We all remember that old saying our grandparents used to tell us, “If you don’t have anything nice to say, don’t say anything at all.” It’s a pretty basic concept, right? If you can’t say something positive, then keep the negative to yourself. Well, once I became an open amputee (meaning I don’t hide my prosthesis or cover it up), I discovered that is a lot harder for people to do than it sounds.
On a recent trip to Wal-Mart, I encountered a woman in her 60s who obviously had forgotten this rule of thumb. As I stood there waiting for my daughter to finish looking at something, she came right up to me like she knew me, even though I was quite sure I had never seen her before. So there I was standing in the town that I write books about, and I’m thinking, “Okay, smile and be pleasant. She probably read the book.” And I no sooner finished thinking it when she opened her mouth. What came next told me she lived by the rule, “If you have something to say, say it.” She started waving her hand in the direction of my prosthesis while saying, “You should cover that up, no one wants to see it.” And before I could open my mouth, she was gone. I’m pretty sure if there had been a camera pointed at me that very minute, they would have gotten quite a range of facial expressions.
I’ve been physically challenged for enough years to know that she was judging the book by its cover. It happens ALL the time. It isn’t always as blatant, but here are a few examples.
Amputees want to “show off.”
Yes it was December in Minnesota, and yes it was cold. You see, I don’t wear shorts because I want to “show off” my leg. I wear shorts because I get very hot wearing said leg. Every morning when I get up, I put on a silicone liner and cover it up with three to five wool socks and then put it inside the carbon fiber socket for 18 hours. For comparison, imagine getting up and putting on a rubber dish glove and then three pairs of your favorite wool socks over your arm. Now walk around for a while and see how long it takes before you start to sweat. I can tell you it’s not long! With the knowledge that everyone is going to see my leg, I try to keep it interesting and fun for people to look at. My motto is “People are gonna stare, might as well give them something to stare at.”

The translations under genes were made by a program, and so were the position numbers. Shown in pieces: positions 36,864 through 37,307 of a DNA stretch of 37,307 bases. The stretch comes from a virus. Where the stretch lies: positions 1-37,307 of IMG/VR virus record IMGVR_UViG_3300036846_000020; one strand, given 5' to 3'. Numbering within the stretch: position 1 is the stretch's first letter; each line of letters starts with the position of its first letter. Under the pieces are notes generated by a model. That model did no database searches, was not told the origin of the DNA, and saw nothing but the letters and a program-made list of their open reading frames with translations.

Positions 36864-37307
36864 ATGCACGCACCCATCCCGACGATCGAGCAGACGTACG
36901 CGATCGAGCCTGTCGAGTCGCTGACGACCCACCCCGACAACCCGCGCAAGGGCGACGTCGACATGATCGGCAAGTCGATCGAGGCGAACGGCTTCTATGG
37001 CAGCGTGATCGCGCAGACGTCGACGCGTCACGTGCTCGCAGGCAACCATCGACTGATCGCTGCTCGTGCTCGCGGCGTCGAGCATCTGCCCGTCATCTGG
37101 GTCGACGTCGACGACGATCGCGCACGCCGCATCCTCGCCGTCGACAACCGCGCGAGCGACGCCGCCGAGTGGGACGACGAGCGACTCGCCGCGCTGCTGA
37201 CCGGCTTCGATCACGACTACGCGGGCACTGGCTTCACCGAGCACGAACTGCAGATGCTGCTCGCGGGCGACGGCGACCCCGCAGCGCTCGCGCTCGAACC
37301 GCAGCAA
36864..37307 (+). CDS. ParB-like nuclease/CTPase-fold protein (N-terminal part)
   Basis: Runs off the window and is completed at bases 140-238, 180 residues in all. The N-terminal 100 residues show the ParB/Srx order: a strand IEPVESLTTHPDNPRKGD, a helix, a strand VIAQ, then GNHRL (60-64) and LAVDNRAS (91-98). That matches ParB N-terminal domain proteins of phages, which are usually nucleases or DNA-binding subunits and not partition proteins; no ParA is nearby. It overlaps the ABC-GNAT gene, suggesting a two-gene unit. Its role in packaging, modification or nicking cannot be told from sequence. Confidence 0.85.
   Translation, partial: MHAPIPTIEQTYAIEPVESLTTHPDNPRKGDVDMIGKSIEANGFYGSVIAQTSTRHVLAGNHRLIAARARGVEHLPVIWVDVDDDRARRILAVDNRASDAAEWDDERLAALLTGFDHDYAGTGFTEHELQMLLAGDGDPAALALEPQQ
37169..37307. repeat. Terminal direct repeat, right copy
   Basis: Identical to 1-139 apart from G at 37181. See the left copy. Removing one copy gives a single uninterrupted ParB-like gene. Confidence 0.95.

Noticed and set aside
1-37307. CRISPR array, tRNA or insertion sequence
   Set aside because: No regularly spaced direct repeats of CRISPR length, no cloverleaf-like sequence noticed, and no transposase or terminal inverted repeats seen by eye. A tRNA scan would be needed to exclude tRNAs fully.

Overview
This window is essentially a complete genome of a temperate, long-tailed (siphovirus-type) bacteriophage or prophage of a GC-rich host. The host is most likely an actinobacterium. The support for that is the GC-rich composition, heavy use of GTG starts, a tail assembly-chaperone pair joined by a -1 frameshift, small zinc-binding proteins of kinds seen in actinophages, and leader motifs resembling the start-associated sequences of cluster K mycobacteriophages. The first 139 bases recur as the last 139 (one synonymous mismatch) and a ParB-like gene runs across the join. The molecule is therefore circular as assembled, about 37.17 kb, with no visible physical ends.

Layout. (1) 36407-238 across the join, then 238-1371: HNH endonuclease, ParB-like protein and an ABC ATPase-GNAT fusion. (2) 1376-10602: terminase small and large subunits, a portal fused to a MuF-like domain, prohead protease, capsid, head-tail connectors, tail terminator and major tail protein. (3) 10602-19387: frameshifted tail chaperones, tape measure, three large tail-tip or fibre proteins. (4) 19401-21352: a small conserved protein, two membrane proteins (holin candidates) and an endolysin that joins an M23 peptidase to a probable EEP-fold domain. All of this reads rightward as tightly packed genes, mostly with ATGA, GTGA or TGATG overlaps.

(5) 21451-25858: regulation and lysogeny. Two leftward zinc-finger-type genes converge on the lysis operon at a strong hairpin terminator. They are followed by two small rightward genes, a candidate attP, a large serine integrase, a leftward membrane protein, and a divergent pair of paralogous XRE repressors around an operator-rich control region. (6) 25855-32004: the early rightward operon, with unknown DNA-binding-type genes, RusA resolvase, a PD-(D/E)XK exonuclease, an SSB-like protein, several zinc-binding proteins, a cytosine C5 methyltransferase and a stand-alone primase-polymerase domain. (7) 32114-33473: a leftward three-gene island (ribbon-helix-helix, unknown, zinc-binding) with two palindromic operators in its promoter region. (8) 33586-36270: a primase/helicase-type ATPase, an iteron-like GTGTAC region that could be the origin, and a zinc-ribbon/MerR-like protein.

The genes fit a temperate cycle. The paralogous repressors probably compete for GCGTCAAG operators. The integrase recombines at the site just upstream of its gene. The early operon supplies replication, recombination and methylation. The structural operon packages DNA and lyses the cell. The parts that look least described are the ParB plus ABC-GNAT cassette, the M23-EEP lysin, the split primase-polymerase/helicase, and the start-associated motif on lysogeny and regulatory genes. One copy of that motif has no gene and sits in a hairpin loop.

Amputees don’t want to “talk” about it.
Yes we do! We’d much rather answer your question about how it happened, if it hurts, if it’s hard to learn to walk again, if we can run or any other question a person might have. We’d rather be engaged than stared at. Don’t be afraid to ask questions!
Amputees shouldn’t park in handicapped spots.
There is no right answer here. Do I still park in a handicapped spot? Sometimes, like if there is two feet of snow on the ground and the parking lot hasn’t been plowed, or if my leg is really bothering me from phantom pain, or it’s broken I will park where I can be closer to the door and there’s a cart to use for support. On a sunny day and my leg is feeling good I don’t park in the handicapped spot, and you know what? It feels great! It’s the little victories in life sometimes.
Amputees have no life.
Truly, people believe this! I’d like to introduce myself. My name is Katie, and I am a below-knee amputee. I am a wife, mother, daughter, sister, friend, full-time medical transcriptionist, author, ballroom dancer, living kidney donor and strong advocate for #lifewithoutlimitations. Most nights (like tonight as I’m writing this at 11:30), I find that I have an abundance of life, but I wouldn’t trade it for the world!